Author Anton KruegerSource: De Arte 2010, pp 72 –74 (2010)More Less
Handspring Puppet Company recently won three prestigious London awards (including the Olivier) for their design of the production War Horse, which is still running to great acclaim in the West End. This beautiful book has been released at exactly the right time, at a highpoint of an extraordinary company which has been producing astonishing work for 28 years already. It is an appropriate celebration of their many marvellous designs for 11 plays and two operas.
Author Jenni LauwrensSource: De Arte 2010, pp 75 –79 (2010)More Less
Since Dennis Cosgrove's monumental revision of the way in which landscape is theorised, in Social formation and symbolic landscape (1984), critical writing dealing with the landscape has been less interested in the way in which landscape as an object is decoded, than in the way landscape works as cultural practice. In that text, Cosgrove (1984:1) argued that landscape is 'a way in which some Europeans have represented to themselves and to others the world about them and their relationships with it, and through which they have commented on social relations'. The impact of Cosgrove's reassessment of the way in which landscape was written and thought about led to more than two decades of writing about landscape in ideological terms.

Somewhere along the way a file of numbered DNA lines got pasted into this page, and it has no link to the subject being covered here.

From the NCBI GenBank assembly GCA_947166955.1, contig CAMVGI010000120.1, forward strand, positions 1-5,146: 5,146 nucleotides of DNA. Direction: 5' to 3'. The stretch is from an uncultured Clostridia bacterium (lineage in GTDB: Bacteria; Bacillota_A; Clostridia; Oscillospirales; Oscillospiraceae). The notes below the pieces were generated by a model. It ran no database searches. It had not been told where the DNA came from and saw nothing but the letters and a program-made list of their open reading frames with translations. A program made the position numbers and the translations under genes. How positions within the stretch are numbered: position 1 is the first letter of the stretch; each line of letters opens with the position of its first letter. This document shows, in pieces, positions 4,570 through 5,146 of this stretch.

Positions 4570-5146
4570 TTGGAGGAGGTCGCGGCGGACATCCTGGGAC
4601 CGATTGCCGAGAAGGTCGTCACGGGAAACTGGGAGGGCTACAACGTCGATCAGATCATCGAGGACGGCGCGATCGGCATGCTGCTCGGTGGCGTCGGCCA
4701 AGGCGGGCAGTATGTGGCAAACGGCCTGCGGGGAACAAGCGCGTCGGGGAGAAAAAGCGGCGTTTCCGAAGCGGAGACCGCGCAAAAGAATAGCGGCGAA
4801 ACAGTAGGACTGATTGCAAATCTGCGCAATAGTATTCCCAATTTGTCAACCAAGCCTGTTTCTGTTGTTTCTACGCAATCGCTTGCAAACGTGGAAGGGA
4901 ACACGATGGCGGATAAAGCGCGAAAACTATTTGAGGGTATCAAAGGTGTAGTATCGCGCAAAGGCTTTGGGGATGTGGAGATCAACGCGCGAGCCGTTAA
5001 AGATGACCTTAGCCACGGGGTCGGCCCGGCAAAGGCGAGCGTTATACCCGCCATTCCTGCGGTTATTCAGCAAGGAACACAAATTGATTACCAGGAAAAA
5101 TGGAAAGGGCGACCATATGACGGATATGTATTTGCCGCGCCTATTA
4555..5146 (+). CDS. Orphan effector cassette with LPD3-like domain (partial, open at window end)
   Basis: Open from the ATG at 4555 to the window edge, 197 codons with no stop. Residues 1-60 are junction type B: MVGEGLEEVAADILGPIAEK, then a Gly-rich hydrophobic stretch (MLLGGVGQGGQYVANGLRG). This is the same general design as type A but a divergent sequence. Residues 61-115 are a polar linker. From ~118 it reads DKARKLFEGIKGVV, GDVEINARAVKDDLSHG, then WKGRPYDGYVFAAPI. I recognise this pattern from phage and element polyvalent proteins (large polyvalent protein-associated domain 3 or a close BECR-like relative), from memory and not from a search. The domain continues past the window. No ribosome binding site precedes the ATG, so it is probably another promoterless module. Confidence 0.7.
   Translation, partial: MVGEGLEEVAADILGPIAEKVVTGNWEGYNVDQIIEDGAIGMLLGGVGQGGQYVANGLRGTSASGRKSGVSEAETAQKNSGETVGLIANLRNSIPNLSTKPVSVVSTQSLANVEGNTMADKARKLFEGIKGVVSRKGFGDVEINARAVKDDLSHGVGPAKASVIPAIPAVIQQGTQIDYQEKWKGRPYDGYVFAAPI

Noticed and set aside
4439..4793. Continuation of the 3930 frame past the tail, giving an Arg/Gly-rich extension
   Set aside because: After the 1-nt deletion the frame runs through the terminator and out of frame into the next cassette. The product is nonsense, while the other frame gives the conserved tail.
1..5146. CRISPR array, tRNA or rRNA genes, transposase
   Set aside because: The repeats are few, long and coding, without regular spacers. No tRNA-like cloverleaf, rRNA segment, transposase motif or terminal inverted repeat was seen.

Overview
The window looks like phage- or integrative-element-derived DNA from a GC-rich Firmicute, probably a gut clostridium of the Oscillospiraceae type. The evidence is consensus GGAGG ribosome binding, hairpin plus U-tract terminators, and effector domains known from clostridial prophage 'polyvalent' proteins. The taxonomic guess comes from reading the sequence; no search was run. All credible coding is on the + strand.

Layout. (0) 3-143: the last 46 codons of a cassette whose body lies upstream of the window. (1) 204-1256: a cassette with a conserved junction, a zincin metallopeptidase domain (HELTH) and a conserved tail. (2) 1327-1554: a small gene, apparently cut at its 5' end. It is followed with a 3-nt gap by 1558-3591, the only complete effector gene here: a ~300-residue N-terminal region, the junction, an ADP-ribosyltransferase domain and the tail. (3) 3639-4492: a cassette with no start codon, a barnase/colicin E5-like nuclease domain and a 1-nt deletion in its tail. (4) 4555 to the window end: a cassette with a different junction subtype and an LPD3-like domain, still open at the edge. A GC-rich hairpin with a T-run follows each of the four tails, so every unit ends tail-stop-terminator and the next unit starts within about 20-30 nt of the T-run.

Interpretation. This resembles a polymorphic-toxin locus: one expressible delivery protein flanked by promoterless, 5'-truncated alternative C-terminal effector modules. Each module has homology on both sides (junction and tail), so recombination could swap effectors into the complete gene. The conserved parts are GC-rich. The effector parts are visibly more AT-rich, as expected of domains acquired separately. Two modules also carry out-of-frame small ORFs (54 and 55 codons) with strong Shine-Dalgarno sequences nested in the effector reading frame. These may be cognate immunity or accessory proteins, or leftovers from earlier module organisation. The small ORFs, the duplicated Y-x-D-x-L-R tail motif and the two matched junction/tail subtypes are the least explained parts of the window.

L'Afrique : a tribute to Maria Stein-Lessing and Leopold Spiegel, Natalie Knight (Ed.) : book reviewsAuthor Anitra NettletonSource: De Arte 2010, pp 80 –82 (2010)More Less
This book is intended as a tribute to one of the founders of the discipline of art history in South Africa. It aims to outline, in chapters by different authors, the impact that Dr Maria Stein-Lessing, a German immigrant, made on the South African art scene, largely after the Second World War, and the continuing contribution made by her husband Leopold Spiegel after Stein-Lessing's death.